These 20-year-old decals performed superbly. They were very thin, quite opaque and conformed to surface textures perfectly. Fit was very good too, considering the specific nature of the markings and the fact that it was designed for the Dragon kit. There were just a few gaps that needed touching up with black paint and a fine brush.
I now realised that I had missed the stripes on the lower forward cowling. I masked and sprayed the white area before applying the black stripe sections.
I think that this was worth the effort. Note that the undercarriage doors have been Blu-Tacked closed to act as a mask for the undercarriage bays.
At this stage I hit the model with two coats of Alclad II Klear Flat. This is their second flattest clear lacquer, leaving the hint of a sheen on the model.
Panle lines have been highlighted subtly with a wash of Future floor polish, water and a spot or two of a black/brown mix applied with a fine brush.
I also applied streaks, mottles and panel shading with a thin airbrushed black/brown mix.
Lower surfaces were lightly weathered too.
Murphy's Law dictated that I should find this photo of my subject aircraft after I had finished painting and weathering. This shows some very distinctive elements that I hadn't depicted.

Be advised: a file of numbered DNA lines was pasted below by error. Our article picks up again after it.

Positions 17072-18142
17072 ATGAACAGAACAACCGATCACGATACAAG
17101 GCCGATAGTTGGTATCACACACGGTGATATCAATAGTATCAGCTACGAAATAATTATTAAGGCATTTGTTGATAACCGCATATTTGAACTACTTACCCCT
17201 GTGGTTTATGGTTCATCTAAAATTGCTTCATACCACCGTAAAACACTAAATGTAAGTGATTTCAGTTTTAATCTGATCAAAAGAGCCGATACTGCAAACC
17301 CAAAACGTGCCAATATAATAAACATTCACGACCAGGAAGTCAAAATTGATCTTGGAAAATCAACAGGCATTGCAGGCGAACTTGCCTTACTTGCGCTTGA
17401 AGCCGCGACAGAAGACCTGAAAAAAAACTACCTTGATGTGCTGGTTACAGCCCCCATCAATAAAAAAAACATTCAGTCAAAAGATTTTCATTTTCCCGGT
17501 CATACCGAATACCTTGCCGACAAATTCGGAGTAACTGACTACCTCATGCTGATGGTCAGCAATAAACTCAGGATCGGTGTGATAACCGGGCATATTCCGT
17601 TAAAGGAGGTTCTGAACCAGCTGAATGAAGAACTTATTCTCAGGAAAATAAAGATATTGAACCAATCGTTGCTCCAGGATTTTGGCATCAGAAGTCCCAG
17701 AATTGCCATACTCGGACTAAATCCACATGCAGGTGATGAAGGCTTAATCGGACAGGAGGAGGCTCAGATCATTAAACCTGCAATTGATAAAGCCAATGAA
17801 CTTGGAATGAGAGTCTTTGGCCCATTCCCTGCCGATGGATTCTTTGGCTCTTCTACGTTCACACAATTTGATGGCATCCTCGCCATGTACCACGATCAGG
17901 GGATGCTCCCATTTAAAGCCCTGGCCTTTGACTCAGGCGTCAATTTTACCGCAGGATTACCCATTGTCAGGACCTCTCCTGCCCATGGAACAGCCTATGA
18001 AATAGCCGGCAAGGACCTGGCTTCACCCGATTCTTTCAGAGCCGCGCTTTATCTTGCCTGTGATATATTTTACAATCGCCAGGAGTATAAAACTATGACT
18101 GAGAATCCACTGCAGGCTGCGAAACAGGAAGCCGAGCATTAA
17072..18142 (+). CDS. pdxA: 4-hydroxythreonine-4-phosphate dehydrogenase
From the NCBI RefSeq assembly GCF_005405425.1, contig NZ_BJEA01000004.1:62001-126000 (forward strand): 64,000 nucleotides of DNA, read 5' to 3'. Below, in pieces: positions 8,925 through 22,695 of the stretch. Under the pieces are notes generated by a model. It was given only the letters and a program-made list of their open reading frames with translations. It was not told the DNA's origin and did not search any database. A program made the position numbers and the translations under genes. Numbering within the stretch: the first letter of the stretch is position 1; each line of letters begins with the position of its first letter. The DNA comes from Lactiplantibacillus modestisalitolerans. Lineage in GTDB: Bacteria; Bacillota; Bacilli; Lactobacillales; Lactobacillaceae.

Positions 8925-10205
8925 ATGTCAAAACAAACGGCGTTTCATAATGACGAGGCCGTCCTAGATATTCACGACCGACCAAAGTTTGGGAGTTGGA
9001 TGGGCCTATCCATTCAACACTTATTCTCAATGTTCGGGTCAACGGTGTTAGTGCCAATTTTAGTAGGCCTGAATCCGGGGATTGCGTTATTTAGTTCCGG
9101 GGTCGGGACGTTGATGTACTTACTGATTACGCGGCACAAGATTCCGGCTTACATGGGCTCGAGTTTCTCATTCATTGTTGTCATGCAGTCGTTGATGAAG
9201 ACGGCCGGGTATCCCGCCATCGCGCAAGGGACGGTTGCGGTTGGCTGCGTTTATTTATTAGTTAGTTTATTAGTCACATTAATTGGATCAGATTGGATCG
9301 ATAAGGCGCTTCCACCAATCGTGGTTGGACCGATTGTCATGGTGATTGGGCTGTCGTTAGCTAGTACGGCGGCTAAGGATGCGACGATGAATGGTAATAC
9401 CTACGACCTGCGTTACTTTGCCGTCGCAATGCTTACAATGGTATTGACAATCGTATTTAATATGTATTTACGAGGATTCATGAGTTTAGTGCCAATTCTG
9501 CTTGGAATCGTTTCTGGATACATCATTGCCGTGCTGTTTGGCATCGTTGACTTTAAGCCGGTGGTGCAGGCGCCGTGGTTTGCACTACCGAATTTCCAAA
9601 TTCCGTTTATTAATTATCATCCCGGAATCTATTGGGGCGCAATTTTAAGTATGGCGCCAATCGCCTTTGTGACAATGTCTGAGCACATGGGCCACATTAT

I decided that it wasn't too late to modify the lower half of the fuseage cross, the lower diagonal demarcation of the pale windscreen and the heavily scuffed paint a the trailing edge of the wing root panel.
Another thing that I noticed in the photo was that the spinner was much shinier than the rest of the aircraft, and that it was paler than I would have expected for RLM 70 Black Green. I took a punt that the spinner may have been painted the Staff Flight colour of RLM 25 Green.
Dangly bits painted, weathered and ready for final assembly.
The Morane mast is clearly visible in the reference photo, even though this was an unusual feature on an A-4. I assumed that if this was fitted, the FuG 25a mast might have been too.
I lost the kit pitot tube so I replaced it with a length of industrial light filament.
Eduard's 1/48 scale Focke-Wulf Fw 190 A-4 finished. The locating points for the undercarriage legs and the retraction struts set the rake and tow-in. The locating points are fairly shallow though, so make sure you let the glue dry thoroughly before setting the model on its legs.
Test fitting suggested that the canopy would sit a little high at the rear so I cut off the internal sliding structure aft of the clear section. You wouldn't have been able to see it anyway.
I also sanded a flat spot onto the bottom of the main wheels.
In this photo you can see that the port side retraction strut has come adrift from the undercarriage leg. I repaired this afterwards.
Eduard’s 1/48 scale Focke-Wulf Fw 190 A-4 is a terrific kit – nicely detailed, world class surface textures, many useful options, fast build and excellent fit. Kudos to Eduard for going back to totally retool its 1/48 scale Wurgers.
I will certainly be building more of these as the new variants are releases – probably using the BRASSIN engine next time!
Model, Images and Text
Copyright © 2017 by Brett Green
Page Created 30 November, 2017
1 December, 2017